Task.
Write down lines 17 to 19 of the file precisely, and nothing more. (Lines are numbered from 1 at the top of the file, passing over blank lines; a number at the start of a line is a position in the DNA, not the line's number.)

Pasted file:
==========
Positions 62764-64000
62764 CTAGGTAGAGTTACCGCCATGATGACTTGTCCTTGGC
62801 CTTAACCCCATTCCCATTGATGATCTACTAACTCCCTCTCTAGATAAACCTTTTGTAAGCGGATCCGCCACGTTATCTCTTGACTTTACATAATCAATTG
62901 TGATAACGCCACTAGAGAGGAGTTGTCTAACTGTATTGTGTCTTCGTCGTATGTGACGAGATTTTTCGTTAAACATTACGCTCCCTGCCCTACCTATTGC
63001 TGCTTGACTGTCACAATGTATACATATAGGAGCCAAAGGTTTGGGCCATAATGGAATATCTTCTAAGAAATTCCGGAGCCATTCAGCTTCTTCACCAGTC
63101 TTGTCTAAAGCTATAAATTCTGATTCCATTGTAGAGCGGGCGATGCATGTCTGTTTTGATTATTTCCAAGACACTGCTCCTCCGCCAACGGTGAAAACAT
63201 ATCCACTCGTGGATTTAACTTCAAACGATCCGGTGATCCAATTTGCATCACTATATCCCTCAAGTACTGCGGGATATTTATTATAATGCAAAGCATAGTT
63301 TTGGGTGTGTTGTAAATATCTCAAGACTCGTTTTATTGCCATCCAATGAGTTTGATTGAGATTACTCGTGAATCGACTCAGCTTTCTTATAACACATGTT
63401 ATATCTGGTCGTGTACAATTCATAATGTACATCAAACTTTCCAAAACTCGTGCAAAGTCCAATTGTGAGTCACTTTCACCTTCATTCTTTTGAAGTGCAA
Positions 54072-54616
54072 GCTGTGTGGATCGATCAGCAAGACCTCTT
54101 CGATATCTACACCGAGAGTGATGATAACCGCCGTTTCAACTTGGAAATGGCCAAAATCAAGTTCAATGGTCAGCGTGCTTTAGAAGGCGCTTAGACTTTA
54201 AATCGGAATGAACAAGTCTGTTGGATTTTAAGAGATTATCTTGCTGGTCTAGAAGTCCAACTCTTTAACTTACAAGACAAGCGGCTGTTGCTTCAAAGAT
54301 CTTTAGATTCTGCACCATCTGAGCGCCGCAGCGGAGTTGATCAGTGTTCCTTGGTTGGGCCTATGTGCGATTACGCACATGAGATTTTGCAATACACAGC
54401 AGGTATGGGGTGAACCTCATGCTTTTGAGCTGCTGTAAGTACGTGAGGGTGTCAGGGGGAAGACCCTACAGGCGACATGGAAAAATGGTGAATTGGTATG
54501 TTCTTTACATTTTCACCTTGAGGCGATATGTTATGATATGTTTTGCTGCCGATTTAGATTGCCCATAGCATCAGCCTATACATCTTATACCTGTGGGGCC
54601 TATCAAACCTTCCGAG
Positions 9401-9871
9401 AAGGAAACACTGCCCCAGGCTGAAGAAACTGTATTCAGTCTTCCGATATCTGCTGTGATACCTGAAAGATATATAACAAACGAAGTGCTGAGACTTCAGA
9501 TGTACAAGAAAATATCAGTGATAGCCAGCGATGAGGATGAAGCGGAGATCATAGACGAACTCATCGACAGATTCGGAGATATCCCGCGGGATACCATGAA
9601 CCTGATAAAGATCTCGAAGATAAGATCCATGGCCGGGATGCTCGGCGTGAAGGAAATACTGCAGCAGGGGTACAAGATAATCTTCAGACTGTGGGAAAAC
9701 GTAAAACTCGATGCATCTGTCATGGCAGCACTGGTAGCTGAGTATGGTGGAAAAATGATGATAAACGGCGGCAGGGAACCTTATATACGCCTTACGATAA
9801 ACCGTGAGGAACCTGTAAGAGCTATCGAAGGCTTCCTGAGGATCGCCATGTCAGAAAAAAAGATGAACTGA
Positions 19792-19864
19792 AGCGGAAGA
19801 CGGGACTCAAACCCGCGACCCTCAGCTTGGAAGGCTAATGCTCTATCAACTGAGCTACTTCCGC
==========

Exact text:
54601 TATCAAACCTTCCGAG
Positions 9401-9871
9401 AAGGAAACACTGCCCCAGGCTGAAGAAACTGTATTCAGTCTTCCGATATCTGCTGTGATACCTGAAAGATATATAACAAACGAAGTGCTGAGACTTCAGA